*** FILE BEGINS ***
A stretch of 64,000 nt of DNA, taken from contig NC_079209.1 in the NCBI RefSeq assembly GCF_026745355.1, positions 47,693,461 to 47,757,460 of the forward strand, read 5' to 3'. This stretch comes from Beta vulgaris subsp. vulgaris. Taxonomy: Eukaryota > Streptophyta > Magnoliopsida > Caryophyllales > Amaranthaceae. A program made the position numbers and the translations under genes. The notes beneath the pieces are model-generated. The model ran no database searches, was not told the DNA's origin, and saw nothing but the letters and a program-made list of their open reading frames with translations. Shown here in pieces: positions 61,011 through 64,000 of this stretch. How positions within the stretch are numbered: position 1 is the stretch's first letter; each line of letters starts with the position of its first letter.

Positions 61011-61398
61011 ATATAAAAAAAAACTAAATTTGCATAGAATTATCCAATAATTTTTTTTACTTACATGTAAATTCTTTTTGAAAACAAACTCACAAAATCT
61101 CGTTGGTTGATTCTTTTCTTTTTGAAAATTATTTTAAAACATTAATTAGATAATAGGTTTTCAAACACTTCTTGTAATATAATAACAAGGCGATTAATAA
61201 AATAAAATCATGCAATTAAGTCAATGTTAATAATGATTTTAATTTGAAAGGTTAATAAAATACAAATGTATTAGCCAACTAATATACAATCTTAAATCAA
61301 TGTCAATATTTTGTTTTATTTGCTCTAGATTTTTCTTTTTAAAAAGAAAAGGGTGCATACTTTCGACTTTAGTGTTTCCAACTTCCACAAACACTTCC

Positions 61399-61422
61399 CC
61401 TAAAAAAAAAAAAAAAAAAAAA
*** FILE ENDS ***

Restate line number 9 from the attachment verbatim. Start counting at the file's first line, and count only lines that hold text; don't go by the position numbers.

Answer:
61401 TAAAAAAAAAAAAAAAAAAAAA